Next, in step S13, a device simulation process is performed. This process solves a Poisson equation and current continuity equations for electrons and holes by using input parameters, i.e. the shape of the probe tip, the shape of the standard specimen, the impurity concentration inside the standard specimen, and the supply voltage V. By solving these equations, the potential distributions inside the probe tip, inside the standard specimen, and in the space between the probe tip and the standard specimen are calculated, respectively, and carrier (electron or/and hole) concentration distribution inside the standard specimen is also calculated. Further, the capacitance C between the probe tip and the standard specimen is also calculated based on the change per time of the carrier concentration distribution.

Thus, the device simulation process calculates the CV property between the probe tip and the standard specimen based on the shape data of the probe tip, the impurity distribution inside the standard specimen and so on. That is, the SCM measuring process in itself is simulated by the device simulation process.

Next, in step S14, the CV property obtained by the device simulation process of step S13 in FIG. 3 is compared with the CV property measured by means of step S11. In case both of the CV properties does not coincide with each other, the probe shape is adjusted by means of step S15. In step S15, numerical differentiation is calculated based on delta of the capacitance C for change of the shape data of the probe tip, and the shape data of the probe tip is adjusted by means of the Newton method. Otherwise, the shape of the probe tip is described by function format, i.e. a spline function, the Fourier series, or the like. For example, the numerical differentiation is calculated based on the delta of the capacitance C for the change of the parameter of the function form, and then on the basis of the calculated result, the shape data of the probe tip is adjusted by means of the Newton method.

On the other hands, in case the compared result of the CV properties coincides, the process adjusting the probe shape is finished and the step S2 of FIG. 2 is performed.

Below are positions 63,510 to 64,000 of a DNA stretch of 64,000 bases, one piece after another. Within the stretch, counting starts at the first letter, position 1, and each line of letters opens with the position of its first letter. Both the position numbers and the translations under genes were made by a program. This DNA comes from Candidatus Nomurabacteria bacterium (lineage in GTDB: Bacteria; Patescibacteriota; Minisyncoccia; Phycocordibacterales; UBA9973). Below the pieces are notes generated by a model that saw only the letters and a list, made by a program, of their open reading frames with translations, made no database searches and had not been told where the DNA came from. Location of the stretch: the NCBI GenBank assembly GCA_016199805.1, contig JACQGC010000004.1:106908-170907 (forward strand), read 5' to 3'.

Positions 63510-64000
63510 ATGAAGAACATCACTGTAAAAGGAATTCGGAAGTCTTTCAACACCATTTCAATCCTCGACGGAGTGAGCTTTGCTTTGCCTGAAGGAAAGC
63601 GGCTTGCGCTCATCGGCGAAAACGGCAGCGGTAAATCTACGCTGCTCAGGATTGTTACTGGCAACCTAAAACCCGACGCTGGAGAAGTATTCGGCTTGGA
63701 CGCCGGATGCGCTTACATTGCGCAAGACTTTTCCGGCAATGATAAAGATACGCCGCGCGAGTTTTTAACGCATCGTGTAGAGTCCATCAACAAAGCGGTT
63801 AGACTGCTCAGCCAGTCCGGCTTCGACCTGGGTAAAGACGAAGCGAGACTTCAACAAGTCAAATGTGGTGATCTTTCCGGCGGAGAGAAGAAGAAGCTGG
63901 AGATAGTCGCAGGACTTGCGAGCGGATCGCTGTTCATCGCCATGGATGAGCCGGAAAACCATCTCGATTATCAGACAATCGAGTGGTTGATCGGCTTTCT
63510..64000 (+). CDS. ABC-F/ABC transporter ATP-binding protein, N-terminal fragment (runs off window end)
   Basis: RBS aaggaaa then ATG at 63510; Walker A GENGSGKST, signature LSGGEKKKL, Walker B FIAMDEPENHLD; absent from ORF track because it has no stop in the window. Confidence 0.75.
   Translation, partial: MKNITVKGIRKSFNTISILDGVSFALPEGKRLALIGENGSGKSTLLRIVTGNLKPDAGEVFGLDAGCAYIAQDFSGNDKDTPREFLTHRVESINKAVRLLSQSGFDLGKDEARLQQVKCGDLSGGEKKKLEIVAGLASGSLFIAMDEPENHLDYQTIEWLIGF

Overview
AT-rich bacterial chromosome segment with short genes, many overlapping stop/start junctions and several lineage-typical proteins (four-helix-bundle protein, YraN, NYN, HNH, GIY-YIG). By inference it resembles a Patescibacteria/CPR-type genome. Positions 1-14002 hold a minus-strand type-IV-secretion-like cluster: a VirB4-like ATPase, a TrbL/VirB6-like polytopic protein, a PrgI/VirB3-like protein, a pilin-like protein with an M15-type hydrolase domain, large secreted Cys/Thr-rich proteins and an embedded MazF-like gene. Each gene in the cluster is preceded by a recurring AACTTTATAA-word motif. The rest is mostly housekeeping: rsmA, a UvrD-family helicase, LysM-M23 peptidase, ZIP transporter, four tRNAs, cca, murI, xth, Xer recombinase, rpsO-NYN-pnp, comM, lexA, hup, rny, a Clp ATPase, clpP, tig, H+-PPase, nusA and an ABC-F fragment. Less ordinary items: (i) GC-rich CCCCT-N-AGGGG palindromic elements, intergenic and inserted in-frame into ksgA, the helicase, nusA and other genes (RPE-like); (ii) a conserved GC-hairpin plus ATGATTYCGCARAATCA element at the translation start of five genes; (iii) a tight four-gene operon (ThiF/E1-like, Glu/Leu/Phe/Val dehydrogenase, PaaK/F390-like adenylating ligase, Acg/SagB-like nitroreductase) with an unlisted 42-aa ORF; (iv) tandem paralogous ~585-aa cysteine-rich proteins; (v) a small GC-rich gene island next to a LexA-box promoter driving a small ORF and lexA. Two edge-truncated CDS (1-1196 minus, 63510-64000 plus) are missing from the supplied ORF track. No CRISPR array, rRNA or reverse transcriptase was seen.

Next, the detail operation of the SCM simulation process showing in step S3 in FIG. 2 will be explained based on the flowchart of FIG. 4. In step S21 in FIG. 4, the impurity distribution Ninit inside the measuring specimen is estimated based on the constant, the charge neutrality, and so on. Next, in step S22, the same device simulation process as that of step S13 of FIG. 3 is performed, that is, the SCM simulation in itself is simulated.

Next, in step S23, the CV property calculated by the device simulation process in step S22 is compared with the CV property measured by the SCM measuring apparatus 1. If the compared result does not coincide, the impurity distribution is adjusted by means of step S24. In step S24, the impurity distribution is numerically expressed, and numerical differentiation is calculated based on delta of the capacitance C for the change of the numerical impurity distribution. On the basis of the numerical differentiation, the impurity distribution is adjusted by means of the Newton method.

Otherwise, the impurity distribution is described by the function form of the Gauss distribution, the complementary error function, a spline function, the Fourier series, and so on. For example, the numerical differentiation is calculated based on the delta of the capacitance C for the change of the parameter of the function form, and then on the basis of the numerical differentiation, the impurity distribution is adjusted by means of the Newton method.

On the other hands, if the CV property calculated by the device simulation process in step S22 coincides with the CV property measured by SCM measuring apparatus 1, the process of step S4 in FIG. 2 is performed.

FIG. 5 is a flowchart showing a different example of the SCM simulation process in detail. In step S31 in FIG. 5, a process simulation process is performed. This process calculates an initial value of the impurity distribution by initially inputting the fabrication condition. More specifically, for example, the ion implantation energy of the impurity and the dose amount of the impurity are inputted in order to calculate the amount of the ion implantation. Further, the oxidation time and diffusion time are inputted in order to solve the oxidation/diffusion equation; as a result, the impurity distribution inside the measuring specimen is calculated.

Next, in step S32, similar to step S22 in FIG. 4, the device simulation process is performed and the SCM measurement in itself is simulated.